So says a new mystery site making the rounds, in a tone of voice intended to resemble that of The Matrix’s Morpheus, before promising there is no turning back after 11.11.11. Turning back from what, it doesn’t say.

But it wants us to associate whatever it is with The Matrix. The script for the short video that plays upon arival to the site is adapted from a famous scene in which Neo must chose whether to swallow a red pill and learn more about the Matrix or a blue pill and live an ordinary life.

The site’s video instead presents two pill-shaped icons.

“You click the blue icon and you continue browsing the web blindfolded,” it says. “You click the red icon, you stay in wonderland. Remember, all I’m offering is the truth, nothing more.”

Users can sign up to be notified on Nov. 11 (after which, their lives purportedly will never be the same) or post the site on Facebook or Twitter. So far, more than 8,000 people have joined the mailing list.

While the site’s privacy policy originally offered an email address for media inquiries, it has been replaced with a note saying the identity of the site owners is being concealed on purpose. The domain name, according to Whois, was purchased in Norway last month, and the IP address that hosts the site doesn’t appear to host any other domains.

Our best guess is that it’s an attempt to gain buzz before a campaign or a startup launch (some tweets about the project even seem to be paid). We’ve seen people do crazier things in an effort to sign up users. One man, for instance, started a lottery that allows companies to raffle off equity to the people who agreed to sign up for their services. Another brought a cow to a New York city Apple store for the Apple 4S release.

As far as viral buzz goes, sometimes less is more. Stealth startup had its beta invite page go accidentally viral after it simply asked people to reserve their usernames and share the opportunity with friends.

But here’s the truth about publicity stunts: They only matter if what they’re publicizing is also worth talking about. A Matrix Mystery, like a Startup lotto or a cow, is a fun idea that has gotten our attention. But when those of us who have signed up for our worlds to be changed get our mass email on Nov. 11, the secret needs to live up to the charade — or risk becoming the butt of its own joke.

More About: Matrix, There is no turning back

Siri: The Good, The Bad and The Ugly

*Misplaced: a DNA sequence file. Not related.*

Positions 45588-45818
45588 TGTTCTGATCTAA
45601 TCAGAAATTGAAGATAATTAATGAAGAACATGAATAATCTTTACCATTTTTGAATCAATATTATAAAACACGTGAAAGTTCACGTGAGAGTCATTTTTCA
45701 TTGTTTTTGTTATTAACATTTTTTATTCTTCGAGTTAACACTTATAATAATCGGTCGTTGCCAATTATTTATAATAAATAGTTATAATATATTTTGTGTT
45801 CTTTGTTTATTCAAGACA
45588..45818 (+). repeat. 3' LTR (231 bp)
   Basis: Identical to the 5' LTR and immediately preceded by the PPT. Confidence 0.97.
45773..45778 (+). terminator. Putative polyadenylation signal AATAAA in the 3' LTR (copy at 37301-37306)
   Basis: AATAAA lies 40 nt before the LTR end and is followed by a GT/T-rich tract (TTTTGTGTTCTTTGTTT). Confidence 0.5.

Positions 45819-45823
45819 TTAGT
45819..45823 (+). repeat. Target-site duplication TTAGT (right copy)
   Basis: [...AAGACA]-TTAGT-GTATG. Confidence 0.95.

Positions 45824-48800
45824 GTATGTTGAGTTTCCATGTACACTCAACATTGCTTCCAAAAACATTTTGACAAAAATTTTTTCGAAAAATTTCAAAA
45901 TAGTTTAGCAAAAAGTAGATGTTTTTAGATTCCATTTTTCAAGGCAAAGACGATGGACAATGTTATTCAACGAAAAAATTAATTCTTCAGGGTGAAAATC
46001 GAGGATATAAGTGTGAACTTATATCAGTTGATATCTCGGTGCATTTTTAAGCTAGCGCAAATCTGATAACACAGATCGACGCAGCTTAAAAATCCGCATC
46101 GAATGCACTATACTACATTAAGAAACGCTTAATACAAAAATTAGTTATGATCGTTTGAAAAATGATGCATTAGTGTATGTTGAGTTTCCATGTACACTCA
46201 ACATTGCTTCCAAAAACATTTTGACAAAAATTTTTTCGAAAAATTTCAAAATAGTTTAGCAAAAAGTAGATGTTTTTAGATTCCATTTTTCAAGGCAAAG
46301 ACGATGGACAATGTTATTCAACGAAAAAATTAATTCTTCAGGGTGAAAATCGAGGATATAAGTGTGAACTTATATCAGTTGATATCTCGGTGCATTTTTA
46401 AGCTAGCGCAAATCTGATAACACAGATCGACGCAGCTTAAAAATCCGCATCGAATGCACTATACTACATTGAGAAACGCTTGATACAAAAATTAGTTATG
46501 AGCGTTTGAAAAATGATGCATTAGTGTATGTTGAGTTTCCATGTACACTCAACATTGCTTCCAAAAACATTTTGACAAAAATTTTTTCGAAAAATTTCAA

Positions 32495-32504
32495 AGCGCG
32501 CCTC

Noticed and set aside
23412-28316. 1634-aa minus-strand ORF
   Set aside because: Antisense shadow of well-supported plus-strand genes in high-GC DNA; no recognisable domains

Posted: 04 Nov 2011 01:08 PM PDT

Siri's Debut

After acquiring voice-activated app company Siri in April 2010, Apple integrated the feature with its iPhone 4S. The public finally got a glimpse of the hands-free assistant at the Apple Keynote on Oct.4, where Senior Vice President Scott Forestall showed off the product's muscle. The audience delighted at the demo, which featured Siri promptly and efficiently listing all of the available Greek restaurants in Palo Alto.

Click here to view this gallery.

It’s only been a month since the public caught the first glimpse of Siri, Apple’s voice-activated personal assistant for the iPhone 4S. However, the past four weeks have seen many ups and downs for the feature, which most recently spent Thursday totally AWOL.

Though the service has proven to be a boon for Apple, frustrations over its bugs have been plaguing it as consumers wonder when the assistant will finally outgrow its beta period.

Through the good times and bad, here is a history of Siri’s brief time in her position as personal assistant. Do you use Siri every day, or do you hate her guts? Tell us in the comments below.

More About: apple, features, gallery, iphone, siri

Why User Experience Must Always Account for the Human Condition

Posted: 04 Nov 2011 12:53 PM PDT

For the first 10 minutes or so, Mashable Media Summit attendees were probably wondering why Tor Myhren, president of Grey New York, was talking about losing his virginity. Well, it all started with the telephone…

It's 1986. One night in Denver, 14-year-old Tor dials into Teen Line, a telephone chat room filled with kids yelling over one another to be heard. There he meets Mindy, who soon shouts her telephone number (933-9465 a.k.a. WEE-WINK). The two begin a month-long courtship over the phone. Soon Mindy invites Tor to a hot tub party in the suburbs. Long story short, he and Mindy creep upstairs for 15 seconds of romance and a broken condom. Needless to say, the rest of the phone relationship is equally brief.